Some people love new carpets, while others love to strip the carpet back to expose the authentic wooden floorboards. In the same way, some like to add a brand new fireplace, and others prefer to get back to basics and expose the original features. It might sound like more work to get the original fireplace up and running again, but just imagine your fireplace unblocked and ready for action in the next few weeks. So inviting. Just the place for an open fire, or a traditional solid fuel burner to keep you warm through the winter.
The first thing to say is that professional help is readily available, so you don’t need to find yourself making costly mistakes or undertaking a job that’s bigger than you can handle. Find an expert, especially one who comes with recommendations, and get some advice at the very least.
Let’s assume the blocked chimney in your house has been finished professionally so that you can still see the vent. Open this up to start with to have a look what’s behind. You may need a torch. Any skirting board is going to have to come off, and you’d better double check the hearth to find out if it’s in good condition.
Give the chimney breast a tap to find out what’s covering the opening. With any luck, that tapping test will prove it’s just a board covering the surface, which can be very easy to remove. If not, you may be looking at something a bit more involved. You’ll have to exercise caution if you’re actually taking bricks away. We’d suggest you start at the bottom and work up, moving carefully from left to right to avoid problems. Only remove bricks to the edge of the original fireplace. Anything that needs repair can be treated with the right kind of cement. Make sure you use the specialist kind that’s designed to be heatproof.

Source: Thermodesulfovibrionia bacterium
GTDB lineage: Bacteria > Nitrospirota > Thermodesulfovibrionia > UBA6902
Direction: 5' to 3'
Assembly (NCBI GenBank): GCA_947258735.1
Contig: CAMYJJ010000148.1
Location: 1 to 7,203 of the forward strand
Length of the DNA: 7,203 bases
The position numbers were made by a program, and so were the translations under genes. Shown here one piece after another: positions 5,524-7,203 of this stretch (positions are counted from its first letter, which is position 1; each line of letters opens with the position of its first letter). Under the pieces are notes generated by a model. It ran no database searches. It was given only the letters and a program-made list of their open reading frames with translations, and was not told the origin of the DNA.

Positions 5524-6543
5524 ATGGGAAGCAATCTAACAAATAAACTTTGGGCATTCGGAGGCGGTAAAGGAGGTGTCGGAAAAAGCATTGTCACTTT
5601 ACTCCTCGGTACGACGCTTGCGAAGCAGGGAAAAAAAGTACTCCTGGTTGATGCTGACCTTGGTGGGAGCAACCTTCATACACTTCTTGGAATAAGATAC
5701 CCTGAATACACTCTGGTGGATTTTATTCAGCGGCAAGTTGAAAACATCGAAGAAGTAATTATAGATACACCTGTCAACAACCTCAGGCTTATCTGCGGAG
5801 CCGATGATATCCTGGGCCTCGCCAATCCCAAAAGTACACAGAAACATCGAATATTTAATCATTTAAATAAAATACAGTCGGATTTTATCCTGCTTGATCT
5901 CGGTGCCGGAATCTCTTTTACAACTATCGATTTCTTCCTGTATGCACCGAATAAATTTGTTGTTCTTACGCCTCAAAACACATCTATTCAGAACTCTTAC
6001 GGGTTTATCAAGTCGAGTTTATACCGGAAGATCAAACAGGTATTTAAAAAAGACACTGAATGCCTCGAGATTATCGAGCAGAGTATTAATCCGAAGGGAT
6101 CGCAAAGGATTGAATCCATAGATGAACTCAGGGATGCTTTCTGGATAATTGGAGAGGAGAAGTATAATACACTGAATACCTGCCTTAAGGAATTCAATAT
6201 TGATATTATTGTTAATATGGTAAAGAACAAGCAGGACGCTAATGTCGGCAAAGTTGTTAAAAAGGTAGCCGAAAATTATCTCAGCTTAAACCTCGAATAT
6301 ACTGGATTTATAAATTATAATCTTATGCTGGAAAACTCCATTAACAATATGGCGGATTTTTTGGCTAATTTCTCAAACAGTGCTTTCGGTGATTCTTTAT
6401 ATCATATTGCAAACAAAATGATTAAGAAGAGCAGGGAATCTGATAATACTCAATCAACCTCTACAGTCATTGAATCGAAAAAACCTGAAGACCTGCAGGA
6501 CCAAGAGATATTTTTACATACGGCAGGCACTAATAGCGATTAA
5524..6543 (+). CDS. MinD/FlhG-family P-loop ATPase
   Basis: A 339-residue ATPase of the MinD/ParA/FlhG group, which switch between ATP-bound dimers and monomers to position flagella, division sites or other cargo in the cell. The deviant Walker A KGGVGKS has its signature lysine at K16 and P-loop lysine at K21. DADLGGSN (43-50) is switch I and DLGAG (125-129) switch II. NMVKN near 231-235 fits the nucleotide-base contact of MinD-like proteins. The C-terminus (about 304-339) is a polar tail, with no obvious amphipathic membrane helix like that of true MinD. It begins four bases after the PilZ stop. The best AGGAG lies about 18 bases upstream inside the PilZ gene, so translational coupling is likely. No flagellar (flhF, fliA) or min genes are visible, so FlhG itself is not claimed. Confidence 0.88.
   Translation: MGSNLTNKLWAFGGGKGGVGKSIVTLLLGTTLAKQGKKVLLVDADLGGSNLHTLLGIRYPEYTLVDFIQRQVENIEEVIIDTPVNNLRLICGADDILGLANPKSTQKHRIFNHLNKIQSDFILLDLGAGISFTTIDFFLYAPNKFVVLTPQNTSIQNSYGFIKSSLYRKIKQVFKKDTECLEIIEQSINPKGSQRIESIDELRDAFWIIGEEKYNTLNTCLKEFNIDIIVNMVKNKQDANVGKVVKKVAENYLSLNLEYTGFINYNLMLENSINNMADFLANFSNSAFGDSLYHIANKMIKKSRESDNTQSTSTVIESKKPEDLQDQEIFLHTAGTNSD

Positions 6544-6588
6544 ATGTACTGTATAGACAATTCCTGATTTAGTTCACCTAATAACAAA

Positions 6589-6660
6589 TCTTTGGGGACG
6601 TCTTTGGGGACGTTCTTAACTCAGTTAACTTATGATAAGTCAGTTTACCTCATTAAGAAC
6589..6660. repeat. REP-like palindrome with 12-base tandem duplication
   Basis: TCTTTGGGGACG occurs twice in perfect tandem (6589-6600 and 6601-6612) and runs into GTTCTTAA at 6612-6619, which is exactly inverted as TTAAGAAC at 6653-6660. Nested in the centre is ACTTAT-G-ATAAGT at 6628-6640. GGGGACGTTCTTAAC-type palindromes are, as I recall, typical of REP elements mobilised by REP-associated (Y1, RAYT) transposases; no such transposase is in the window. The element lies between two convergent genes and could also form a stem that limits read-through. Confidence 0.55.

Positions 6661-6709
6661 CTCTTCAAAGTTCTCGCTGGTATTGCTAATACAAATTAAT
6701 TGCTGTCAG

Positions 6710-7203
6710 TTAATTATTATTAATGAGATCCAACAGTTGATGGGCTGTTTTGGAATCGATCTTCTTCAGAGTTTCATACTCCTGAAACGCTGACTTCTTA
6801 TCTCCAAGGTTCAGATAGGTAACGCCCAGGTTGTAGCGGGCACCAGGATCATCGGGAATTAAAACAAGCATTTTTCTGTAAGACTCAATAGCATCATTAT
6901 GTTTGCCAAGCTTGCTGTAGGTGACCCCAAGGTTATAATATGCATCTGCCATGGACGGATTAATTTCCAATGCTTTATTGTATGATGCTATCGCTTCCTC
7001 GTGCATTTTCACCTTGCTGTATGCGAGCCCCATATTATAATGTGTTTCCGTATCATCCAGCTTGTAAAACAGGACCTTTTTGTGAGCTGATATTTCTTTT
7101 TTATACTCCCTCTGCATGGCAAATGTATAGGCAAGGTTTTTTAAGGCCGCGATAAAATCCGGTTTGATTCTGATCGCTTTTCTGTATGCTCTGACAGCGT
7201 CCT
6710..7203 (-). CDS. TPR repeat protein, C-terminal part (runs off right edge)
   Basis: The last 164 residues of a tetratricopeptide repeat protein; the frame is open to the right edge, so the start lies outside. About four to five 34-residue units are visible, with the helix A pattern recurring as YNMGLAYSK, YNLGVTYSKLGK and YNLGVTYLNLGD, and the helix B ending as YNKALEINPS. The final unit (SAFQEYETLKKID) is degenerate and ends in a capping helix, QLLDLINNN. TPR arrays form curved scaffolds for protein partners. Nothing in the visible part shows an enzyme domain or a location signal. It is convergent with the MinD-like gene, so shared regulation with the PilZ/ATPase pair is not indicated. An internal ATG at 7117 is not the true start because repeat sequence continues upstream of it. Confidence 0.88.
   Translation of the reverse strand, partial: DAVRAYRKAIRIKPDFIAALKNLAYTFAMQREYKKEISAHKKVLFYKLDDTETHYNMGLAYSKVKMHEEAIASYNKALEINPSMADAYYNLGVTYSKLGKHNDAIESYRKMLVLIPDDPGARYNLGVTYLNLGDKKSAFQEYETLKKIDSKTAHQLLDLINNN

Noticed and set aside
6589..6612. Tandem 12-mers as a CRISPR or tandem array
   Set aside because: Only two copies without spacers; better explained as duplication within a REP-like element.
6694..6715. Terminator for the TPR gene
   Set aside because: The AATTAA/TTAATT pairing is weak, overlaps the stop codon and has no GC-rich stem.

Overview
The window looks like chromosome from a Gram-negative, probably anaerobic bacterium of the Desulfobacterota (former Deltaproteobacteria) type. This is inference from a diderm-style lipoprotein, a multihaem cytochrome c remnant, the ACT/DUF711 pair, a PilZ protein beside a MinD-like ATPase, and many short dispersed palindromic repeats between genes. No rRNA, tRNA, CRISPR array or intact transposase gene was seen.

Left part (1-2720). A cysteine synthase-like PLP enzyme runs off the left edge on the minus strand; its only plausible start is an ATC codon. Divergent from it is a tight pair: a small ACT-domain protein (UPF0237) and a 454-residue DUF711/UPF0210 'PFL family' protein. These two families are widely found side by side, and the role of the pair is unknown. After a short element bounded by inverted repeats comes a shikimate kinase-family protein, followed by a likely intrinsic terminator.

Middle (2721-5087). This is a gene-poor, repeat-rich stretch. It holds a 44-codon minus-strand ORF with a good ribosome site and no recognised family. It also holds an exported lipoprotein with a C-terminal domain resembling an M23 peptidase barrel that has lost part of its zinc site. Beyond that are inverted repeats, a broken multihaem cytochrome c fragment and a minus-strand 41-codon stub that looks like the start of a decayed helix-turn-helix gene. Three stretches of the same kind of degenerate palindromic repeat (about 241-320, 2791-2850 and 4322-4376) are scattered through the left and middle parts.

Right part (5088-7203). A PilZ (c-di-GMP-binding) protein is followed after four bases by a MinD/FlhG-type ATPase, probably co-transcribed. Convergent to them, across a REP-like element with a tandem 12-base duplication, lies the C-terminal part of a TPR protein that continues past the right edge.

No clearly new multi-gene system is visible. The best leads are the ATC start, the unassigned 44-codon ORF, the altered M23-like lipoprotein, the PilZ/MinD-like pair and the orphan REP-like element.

Opening the front is just the first issue. Next, you'll want to find out if the chimney still works, which means it will draw the fire properly. This can be as simple as lighting a candle and putting it in front of the fireplace. If the flames are flickering and the smoke is drawn up into the chimney, that’s a great sign. If not, the chimney might have been capped. Whatever you discover here, it’s a great idea to call in a professional chimney sweep to ensure the vent is clean, clear and ready for use.
When everything has been checked and you’re sure the fireplace is good to go, it’s time for all that effort to be rewarded. Light the fire, make sure any fuel you use is acceptable for local legislation and enjoy your open fireplace. Accessories like a mantel, surround, or a new hearth is easy to add later. And if you decide you’d like a real, traditional log burner, that’s also an option.
Most people who open up their fireplaces feel really positive about taking that step, both in terms of heating and practicality and also in terms of the feel of the home. So if you’re considering opening up your fireplace, we reckon you should give it a go.